What are the current trends in alternative education?

The educational environment is becoming a key focus in this area. However, many districts are going to online credit recovery as the only option for at-risk students.  This is not an appropriate solution because the student sits at the computer all day with very little interaction with anyone, including the teacher. 

Other school districts are doing a “school within a school” program where students attend school with others, but have their own courses and classrooms. Still other districts have an actual physical building where only at-risk or alternative education students attend. These approaches incorporate the critical aspect of the student feeling connected and supported. Another positive trend is a special focus on the mental health needs of students, and implementing trauma-sensitive approaches to student education.

Finally, an exciting trend we’re seeing is the work-study program within alternative education. Students are in school part-time and are later released from school to work and learn on-the-job. These real world, job experiences are often more relevant to these students than high school courses. Successful programs are flexible and meet the individual needs of each student.

How can you serve in alternative education?

You can work as a licensed educator at an alternative school or in a specified at-risk class or program. Enhance your skills and awareness in this specialized area with Concordia’s add-on licensure for current teachers. This is a quick but impactful, two-course program. You will learn more about Response to Intervention (Rtl) and Positive Behavioral Interventions and Supports (PBIS), along with other important alternative education topics.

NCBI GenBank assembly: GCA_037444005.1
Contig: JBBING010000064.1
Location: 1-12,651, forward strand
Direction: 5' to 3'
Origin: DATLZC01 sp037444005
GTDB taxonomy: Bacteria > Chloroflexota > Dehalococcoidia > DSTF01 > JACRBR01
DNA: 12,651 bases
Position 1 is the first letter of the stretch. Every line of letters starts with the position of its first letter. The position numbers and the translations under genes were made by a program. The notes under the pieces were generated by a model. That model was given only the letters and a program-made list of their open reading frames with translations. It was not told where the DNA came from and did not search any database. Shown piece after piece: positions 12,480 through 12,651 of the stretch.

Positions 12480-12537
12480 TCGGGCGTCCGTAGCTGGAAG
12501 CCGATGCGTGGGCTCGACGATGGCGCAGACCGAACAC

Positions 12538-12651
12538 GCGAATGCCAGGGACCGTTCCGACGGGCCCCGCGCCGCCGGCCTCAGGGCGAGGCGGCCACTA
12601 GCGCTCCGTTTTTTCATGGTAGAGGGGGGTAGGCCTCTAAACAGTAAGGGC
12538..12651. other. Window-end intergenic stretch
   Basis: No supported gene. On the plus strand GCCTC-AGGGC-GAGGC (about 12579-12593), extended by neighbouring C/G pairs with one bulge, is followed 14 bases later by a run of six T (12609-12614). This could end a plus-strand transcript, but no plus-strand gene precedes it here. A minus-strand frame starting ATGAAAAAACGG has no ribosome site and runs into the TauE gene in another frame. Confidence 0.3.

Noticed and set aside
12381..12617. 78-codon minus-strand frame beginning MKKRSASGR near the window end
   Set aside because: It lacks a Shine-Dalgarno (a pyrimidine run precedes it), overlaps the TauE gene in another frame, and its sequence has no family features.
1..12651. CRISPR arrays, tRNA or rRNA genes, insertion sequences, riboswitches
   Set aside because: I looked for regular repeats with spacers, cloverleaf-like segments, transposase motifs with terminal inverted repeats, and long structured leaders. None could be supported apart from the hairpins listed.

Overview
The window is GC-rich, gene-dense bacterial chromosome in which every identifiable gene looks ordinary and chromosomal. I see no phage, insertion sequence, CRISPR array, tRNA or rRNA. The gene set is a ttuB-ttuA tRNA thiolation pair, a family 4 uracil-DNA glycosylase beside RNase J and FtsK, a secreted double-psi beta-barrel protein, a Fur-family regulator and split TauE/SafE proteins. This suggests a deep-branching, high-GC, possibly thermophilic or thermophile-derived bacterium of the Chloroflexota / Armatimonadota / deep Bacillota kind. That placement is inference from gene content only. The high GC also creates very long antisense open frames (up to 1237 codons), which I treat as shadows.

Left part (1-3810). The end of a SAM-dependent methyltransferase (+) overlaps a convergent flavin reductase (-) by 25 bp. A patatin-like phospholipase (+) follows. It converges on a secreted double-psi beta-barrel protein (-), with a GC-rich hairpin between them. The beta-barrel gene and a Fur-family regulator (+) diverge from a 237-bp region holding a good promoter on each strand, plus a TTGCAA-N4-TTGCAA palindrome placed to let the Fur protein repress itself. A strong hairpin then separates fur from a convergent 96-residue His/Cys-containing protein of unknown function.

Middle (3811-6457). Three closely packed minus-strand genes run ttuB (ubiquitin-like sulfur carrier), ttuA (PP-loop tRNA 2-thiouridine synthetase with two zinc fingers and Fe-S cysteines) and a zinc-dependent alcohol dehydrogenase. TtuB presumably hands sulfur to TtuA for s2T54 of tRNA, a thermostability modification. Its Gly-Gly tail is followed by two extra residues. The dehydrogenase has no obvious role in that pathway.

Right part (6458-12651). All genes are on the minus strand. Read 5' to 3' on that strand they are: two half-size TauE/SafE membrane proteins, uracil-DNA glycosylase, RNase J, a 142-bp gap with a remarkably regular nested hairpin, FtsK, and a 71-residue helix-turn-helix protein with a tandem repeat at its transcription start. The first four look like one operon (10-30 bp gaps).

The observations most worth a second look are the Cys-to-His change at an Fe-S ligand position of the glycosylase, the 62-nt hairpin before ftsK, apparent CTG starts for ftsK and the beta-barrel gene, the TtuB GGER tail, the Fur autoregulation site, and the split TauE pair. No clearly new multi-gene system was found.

However, alternative education needs more than teachers to help at-risk students succeed as future adults in the real world. Professionals who are working with at-risk students are encouraged to take our online program, but note that you would not be eligible to earn a full teacher licensure. Individuals that work in the following settings would benefit from coursework in alternative education:

  • Juvenile justice settings (boot camps, work programs)
  • Group homes and other alternative living communities
  • Alternative employment settings
  • Youth programs

What is the program director’s background?

Wanda Routier has served as a licensed special education teacher in private and public schools. She has also served as a teacher at a state residential home for the deaf. This has provided her the opportunity to teach individuals from birth to 21 years of age.

She was a Director of Law-Related Education for Students with Disabilities for an international non-profit law organization in Washington, D.C. , for four years. In this role, Wanda worked with teachers from across the U.S. and with Congress. She was actively involved in the re-authorization of the Individuals with Disabilities Act (IDEA) which continues to govern special education. She also worked with alternative education teachers at the Washington, D.C. juvenile justice agency.

Wanda is dedicated to teaching her special education and alternative education students both through coursework and hand-on experiences. She dedicates class time to take CUW students to the Vel R. Phillips Juvenile Justice Center School in Milwaukee to demonstrate special education in an alternative educational setting.